DETROIT – Car buyers’ expectations about new technologies have grown so much in recent years that auto makers would face a showroom revolt if they tried to remove such content to more easily meet safety and fuel-economy regulations, leading industry designers say.
“They’ve started taking it for granted,” Michael Arbaugh, an interiors studio design manager at, says of consumers. “They have certain expectations.”
Arbaugh recalls a day not long ago when even one power source in a vehicle to operate a radar detector or charge a cellular telephone was rare. These days, consumers demand multiple outlets for an array of electronic mobile devices.
“That was Jetsons-like technology 30 years ago,” he tells the Michelin Automotive Design Panel at a meeting of Automotive Press Assn. here. “Look at it now.”
The same goes for the adjustable-suspension settings on performance cars, offers Mark Trostle, head of design for’s SRT brand and leading the revival of the high-performance Viper. “Think about 2- and 3-mode adjustable suspensions and how much weight goes into each corner with that,” he says.
But dare to take technology away to lighten a vehicle and meet tightening government safety fuel-economy rules, and customers will walk away.
“You can’t take content away; (the vehicles) won’t sell,” says Bob Boniface, director- Cadillac exterior design at. “People expect more and more content,” he adds, especially on larger vehicles.
Boniface, who helped keep weight down in the design of the Chevrolet Volt extended-range electric vehicle, suggests attacking parts consolidation instead. “Reduce the complexity of the part.”
Ironically, consumers also continue to demand seemingly antiquated technologies for their cars, such as compact-disc players.
Arbaugh saysfound it could take 5 lbs. (2.2 kg) out of a vehicle by removing the CD player, but customers pushed back. “Big car, small car; they want everything.”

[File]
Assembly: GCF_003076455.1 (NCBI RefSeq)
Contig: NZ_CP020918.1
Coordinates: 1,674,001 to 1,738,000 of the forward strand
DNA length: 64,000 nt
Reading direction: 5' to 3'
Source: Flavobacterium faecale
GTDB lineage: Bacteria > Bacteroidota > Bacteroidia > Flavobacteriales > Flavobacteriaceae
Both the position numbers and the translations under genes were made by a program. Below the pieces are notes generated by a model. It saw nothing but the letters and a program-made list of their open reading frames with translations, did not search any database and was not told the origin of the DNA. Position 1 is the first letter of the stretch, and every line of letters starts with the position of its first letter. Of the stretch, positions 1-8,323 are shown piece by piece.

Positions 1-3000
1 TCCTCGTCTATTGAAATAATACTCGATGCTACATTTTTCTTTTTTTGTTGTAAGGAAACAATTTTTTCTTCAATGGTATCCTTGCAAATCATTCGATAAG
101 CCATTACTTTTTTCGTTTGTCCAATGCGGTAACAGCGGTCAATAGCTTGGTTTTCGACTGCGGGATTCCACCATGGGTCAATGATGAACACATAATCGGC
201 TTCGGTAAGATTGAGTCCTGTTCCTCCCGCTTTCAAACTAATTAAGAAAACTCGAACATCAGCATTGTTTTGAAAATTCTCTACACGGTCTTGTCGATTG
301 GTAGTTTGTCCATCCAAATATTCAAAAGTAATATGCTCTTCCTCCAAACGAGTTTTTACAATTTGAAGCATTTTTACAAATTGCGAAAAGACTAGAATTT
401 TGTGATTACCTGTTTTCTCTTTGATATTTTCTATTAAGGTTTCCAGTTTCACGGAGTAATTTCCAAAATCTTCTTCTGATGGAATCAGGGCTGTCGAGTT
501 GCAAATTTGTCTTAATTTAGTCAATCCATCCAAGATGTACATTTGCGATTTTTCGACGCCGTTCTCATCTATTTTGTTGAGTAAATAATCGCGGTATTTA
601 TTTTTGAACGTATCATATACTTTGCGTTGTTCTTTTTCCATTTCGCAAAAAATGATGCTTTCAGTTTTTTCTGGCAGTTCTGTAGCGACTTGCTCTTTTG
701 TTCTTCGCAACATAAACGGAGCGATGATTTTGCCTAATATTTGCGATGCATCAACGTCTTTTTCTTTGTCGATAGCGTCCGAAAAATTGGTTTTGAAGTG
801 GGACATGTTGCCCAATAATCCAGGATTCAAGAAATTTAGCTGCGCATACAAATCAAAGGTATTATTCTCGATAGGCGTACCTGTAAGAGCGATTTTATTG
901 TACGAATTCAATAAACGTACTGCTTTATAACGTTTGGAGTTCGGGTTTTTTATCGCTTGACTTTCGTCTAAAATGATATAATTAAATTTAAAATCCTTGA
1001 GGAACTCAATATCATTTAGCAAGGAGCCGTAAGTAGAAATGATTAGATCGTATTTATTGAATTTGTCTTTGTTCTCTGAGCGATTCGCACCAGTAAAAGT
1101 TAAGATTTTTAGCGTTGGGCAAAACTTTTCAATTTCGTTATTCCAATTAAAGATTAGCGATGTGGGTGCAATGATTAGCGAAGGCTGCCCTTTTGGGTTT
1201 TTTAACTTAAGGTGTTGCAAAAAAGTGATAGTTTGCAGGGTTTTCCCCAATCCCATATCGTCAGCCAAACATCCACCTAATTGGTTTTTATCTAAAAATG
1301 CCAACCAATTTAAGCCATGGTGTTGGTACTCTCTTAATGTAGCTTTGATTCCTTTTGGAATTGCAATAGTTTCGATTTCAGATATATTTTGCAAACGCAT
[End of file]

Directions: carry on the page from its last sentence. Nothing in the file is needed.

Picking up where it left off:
The dilemma over what to keep and what to quit rages every day among decision-makers at Ford, he says. “It’s a give-and-take. It’s like decorating your home with your spouse. It’s about compromises.”
The panelists here admit they would like to see regulators tinker with some rules, such as the test procedure for pedestrian protection, but they stop short of asking the government to repeal some current and coming safety and fuel-economy standards.
“We can make cars that look good, are fun to drive and are safe,” Boniface says.
Besides, adds Arbaugh, the challenge of designing to meet government standards spurs the innovations underpinning the industry and makes for a satisfying day’s work. “It’s the difference between going to design school and styling.”
Small cars present the greatest challenge aerodynamically, the designers say, although items such as active grille shutters are helping them make compact and subcompact vehicles slipperier.
The price of lightweight carbon fiber is falling, as well, making it easier to take heft out of a vehicle, but extensive use remains reserved for high-end products, they say.
The new Viper, for example, will use 44% carbon fiber on key parts and providewith valuable lessons for application on volume vehicles. “Doing a supercar is a good way for us to learn as a company,” Trostle says.
Boniface expects more OEMs will follow GM’s lead in establishing collaborations with carbon-fiber suppliers, as it did with Japan’s Teijin last year, which will drive cost down more quickly.
The designers would like to see regulations in China, the U.S. and the European Union become more harmonized as GM, Ford and Chrysler create more vehicles off global platforms. Even seemingly innocuous rules, such as where to place the license-plate cavity, increases cost because a myriad of safety sensors occupy front and rear fascias.
“That would be a huge efficiency improvement for the market,” Trostle says of uniformity in regulations that transcends geographic boundaries. “Right now, we have to design fascias for export that are different from (the U.S.). We are doubling up on so many different things.”